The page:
Elegy for Jane by Theodore Roethke: Summary and Analysis

Elegy for Jane by Theodore Roethke is an elegy by a teacher on the untimely demise of one of her students; Jane. The girl, Jane, was thrown by a horse, resulting in her untimely demise. It blends the tone of nostalgia, sympathy, love and moral dilemma. The speaker in this poem is the teacher of the dead girl, which shows the reader's curiosity about the nature of the relationship between the victim and the person telling the story.

Theodore Roethke (1908-1963)

The teacher finds himself impacted by the accidental death of Jane and in her absence, he finds himself separated from soft smile, close interaction, and Jane's singing. Still today, the speaker recalls physical movements and gestures of Jane. She was always balanced in the delight of her thought. She would give a quick look and soft smile to the teacher. Even the teacher would deal with her kindly and gently. He couldn't speak harshly and roughly to Jane. The little girl Jane used to sing songs. Her song would shake the twigs and small branches. Even the shade would sing with her. Her power of voice would make the leaves turn to kiss her. The shade always sang with her and the leaves of the tree always turned to kiss her. Similarly, mould under the rose would sing with her. When she was sad, she did throw herself down into a pure thought. Nobody could find her when Jane was in despair. In her sadness, even a father could not find her. In her depression, Jane would lie in straw and cry strongly, evoking images of extreme emotion. Some pressures and tensions would drive her to the optimum level of frustration. Sometimes Jane looked really pretty and reddish.

The speaker does not find his sparrow i.e. sparrow is now no more waiting for a fern. The speaker is in a moral dilemma that he is in complete tragedy and no one can console him. The moss and the wet stones can't feel the sadness of the speaker. Like a pigeon, Jane has been lost somewhere in an unknown place. The speaker goes to the grave to speak the words of love and memory. But he is neither Jane's lover nor father. The speaker of the poem is a teacher. He was silently in love with Jane. When Jane was alive, he never felt such attachment. After the death of Jane, the teacher comes to feel some sort of absence, loss, lack and isolation. The use of repeated comparisons of the young girl to the plants and animals reinforces the theme of innocence in the poem. The speaker in the poem feels so hard to believe and accept the truth of the death of the young girl; so innocent, so pure and perfect.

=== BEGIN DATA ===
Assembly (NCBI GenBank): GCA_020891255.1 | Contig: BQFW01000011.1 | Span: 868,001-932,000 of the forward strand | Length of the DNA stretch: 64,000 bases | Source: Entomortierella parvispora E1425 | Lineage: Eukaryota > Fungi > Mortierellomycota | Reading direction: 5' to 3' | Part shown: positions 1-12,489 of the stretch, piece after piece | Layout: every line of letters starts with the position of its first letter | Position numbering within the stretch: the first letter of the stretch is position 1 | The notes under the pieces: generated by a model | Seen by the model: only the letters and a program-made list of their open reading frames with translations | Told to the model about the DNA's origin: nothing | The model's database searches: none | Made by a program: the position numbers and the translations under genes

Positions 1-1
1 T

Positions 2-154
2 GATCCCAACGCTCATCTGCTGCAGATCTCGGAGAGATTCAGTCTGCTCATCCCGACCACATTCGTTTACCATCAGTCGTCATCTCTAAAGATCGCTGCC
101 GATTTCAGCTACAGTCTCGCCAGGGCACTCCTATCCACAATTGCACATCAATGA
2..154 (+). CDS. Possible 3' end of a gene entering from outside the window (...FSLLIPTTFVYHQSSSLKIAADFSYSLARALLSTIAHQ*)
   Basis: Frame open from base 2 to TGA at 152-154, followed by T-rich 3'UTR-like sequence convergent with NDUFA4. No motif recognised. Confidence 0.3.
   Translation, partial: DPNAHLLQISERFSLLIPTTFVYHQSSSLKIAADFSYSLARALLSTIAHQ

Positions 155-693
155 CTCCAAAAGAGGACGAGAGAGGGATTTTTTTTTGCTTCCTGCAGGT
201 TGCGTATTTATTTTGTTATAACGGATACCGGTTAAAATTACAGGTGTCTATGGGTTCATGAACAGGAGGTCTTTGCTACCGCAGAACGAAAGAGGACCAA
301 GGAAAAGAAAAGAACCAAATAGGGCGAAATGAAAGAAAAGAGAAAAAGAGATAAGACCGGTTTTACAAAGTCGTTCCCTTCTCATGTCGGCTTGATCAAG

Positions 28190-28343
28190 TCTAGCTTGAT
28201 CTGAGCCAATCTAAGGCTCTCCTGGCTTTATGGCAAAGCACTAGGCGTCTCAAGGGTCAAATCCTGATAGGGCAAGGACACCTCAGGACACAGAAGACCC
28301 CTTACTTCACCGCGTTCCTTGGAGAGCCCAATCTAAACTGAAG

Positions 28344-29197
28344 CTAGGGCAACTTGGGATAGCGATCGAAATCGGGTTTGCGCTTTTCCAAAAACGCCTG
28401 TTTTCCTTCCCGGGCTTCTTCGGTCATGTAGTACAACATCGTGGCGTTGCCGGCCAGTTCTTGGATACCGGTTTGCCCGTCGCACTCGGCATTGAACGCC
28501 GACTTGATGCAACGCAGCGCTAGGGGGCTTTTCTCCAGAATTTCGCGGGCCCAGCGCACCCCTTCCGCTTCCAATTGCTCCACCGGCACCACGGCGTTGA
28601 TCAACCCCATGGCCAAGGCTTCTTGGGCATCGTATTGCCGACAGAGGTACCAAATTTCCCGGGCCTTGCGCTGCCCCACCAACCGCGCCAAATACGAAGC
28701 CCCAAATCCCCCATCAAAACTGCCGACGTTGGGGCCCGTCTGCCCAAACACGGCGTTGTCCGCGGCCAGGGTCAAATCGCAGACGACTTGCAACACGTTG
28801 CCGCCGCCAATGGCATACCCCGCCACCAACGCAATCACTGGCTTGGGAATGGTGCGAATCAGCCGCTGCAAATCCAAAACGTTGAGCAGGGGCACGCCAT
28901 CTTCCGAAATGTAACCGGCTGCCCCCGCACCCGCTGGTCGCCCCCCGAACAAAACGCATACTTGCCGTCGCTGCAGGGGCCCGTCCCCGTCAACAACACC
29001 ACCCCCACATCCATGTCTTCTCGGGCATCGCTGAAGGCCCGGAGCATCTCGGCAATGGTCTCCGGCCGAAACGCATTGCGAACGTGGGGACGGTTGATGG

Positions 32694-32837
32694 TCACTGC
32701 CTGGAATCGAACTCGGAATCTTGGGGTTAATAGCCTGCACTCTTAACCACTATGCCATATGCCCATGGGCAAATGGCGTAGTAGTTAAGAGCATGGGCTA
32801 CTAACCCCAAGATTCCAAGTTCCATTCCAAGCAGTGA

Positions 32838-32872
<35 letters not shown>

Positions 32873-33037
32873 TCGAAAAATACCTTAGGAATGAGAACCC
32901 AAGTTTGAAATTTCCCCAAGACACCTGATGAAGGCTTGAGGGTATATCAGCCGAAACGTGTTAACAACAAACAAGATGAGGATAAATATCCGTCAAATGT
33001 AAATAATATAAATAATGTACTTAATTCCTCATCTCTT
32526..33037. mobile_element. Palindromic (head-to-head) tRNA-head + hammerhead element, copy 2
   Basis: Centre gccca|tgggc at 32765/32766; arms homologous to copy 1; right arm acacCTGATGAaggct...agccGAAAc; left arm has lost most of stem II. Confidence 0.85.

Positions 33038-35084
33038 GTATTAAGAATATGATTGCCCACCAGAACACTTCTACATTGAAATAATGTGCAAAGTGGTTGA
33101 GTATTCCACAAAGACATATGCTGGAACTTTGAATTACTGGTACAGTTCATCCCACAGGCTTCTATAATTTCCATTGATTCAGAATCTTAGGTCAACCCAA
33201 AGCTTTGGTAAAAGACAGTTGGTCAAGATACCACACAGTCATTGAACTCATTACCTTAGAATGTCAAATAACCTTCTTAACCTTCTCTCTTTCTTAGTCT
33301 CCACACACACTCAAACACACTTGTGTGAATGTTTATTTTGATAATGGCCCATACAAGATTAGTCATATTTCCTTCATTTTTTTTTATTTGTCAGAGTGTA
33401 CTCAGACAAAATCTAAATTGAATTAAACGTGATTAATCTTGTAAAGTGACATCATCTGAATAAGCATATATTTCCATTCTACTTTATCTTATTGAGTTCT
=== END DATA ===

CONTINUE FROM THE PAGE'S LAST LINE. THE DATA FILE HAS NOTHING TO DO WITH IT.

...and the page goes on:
In this elegy, the speaker uses both descriptive and meditative modes. Actually, Jane is still alive and fresh in his mentality. He wishes Jane to be alive again, but he himself knows that it is impossible. Coming to the grave, he speaks the words of love. This elegy ends in self-realization and self-actualization.

'Elegy for Jane' by Roethke is a monologue on the death of a student, by a teacher. This elegy is written, in free verse with a better combination of both descriptive and meditative modes of poetic composition. As an elegy, the lamentation of the speaker, his sadness and loneliness in realization at the end are available in this poem. To describe a young student, the poet takes the support of visual imagery from the nature. Most of the images directly refer to beautiful and lovely parts of the environment. Use of imagery, unique application of diction, conscious use of alliteration, use of unequal poetic lines and style of balladry are some of the stylistic aspect of this poem. To the speaker the student is very similar to a wren, sparrow, and a pigeon. He compares Jane to three different birds, which are always carefree, pleasure to look at, and innocent enough. Such unusual comparison heightens the importance of Jane in the life of the speaker. 'Small branches', 'bleached valleys', 'clearest water', 'sparrow', 'a fern', 'wet stones', 'the moss', 'damp grave' and 'tendrils' are some images used in this poem. Most of these images appeal to our sense of sight. On the other hand, 'wet stones', 'clearest water', 'damp grave' and then 'sad song' appeal to our sense of touch and sense of hearing. Availability of alliteration is another stylistic aspect of this poem. We commonly find alliteration almost in every line. Coming to the last point, the speaker raises a big question about the possibility of love between teacher and student. Such love most of the time comes under social criticism and moral consideration. The speaker feels sorry that he has no right to feel the absence of Jane because she is neither beloved to him nor he has parental authority upon her. In other words the speaker feels uneasy because he is not lover and father to lament over her death.

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